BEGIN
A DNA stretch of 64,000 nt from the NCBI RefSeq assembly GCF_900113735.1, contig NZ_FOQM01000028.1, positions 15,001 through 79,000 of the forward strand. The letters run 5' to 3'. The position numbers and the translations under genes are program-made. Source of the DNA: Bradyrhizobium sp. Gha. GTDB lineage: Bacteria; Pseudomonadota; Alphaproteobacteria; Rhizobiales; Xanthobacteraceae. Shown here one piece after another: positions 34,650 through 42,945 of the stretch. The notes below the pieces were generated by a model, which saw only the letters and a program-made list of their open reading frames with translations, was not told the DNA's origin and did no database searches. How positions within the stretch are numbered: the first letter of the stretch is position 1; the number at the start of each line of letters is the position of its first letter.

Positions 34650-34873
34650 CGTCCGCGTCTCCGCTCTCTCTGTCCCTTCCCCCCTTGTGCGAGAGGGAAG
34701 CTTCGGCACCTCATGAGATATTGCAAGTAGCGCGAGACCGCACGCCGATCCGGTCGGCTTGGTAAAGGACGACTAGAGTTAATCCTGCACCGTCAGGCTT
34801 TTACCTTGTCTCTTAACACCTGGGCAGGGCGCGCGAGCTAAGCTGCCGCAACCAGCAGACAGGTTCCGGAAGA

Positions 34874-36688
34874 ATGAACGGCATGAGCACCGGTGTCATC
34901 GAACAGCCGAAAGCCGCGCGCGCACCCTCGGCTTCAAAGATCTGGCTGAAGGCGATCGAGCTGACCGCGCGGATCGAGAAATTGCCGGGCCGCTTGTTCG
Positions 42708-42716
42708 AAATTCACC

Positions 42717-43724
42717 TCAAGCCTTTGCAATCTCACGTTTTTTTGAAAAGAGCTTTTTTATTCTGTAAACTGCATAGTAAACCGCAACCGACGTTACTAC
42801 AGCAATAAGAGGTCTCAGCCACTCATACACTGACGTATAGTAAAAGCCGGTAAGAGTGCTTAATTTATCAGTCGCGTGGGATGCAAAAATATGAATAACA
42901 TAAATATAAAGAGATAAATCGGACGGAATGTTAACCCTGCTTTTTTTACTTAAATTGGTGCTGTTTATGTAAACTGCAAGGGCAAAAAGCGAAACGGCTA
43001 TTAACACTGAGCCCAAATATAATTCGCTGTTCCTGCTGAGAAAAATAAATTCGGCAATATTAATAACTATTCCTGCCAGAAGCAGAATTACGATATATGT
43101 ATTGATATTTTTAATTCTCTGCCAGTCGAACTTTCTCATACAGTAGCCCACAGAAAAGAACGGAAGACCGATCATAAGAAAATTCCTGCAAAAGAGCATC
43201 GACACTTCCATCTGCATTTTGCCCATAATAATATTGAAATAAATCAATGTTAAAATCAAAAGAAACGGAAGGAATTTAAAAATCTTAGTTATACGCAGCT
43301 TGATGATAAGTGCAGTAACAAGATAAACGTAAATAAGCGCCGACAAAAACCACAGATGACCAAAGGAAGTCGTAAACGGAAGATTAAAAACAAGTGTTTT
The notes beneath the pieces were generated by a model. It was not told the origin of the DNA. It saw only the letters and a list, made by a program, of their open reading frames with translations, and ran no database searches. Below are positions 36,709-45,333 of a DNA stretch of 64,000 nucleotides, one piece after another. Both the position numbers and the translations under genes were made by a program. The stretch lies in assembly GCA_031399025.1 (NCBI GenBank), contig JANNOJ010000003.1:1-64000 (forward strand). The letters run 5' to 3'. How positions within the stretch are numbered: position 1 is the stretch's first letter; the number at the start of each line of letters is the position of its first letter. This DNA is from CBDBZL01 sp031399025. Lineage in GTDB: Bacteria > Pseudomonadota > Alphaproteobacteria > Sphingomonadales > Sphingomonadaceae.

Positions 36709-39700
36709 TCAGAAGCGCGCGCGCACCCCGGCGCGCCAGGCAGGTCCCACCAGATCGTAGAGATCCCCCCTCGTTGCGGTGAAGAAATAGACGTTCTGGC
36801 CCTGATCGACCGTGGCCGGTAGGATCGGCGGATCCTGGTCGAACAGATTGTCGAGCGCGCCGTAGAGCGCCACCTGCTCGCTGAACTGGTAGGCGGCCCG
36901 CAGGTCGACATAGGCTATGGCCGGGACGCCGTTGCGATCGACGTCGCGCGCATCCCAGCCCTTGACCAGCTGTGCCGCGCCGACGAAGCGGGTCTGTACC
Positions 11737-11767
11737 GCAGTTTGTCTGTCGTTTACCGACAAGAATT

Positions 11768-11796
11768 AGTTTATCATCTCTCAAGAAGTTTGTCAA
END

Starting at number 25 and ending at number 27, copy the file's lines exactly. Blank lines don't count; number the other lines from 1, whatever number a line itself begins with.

11737 GCAGTTTGTCTGTCGTTTACCGACAAGAATT

Positions 11768-11796
11768 AGTTTATCATCTCTCAAGAAGTTTGTCAA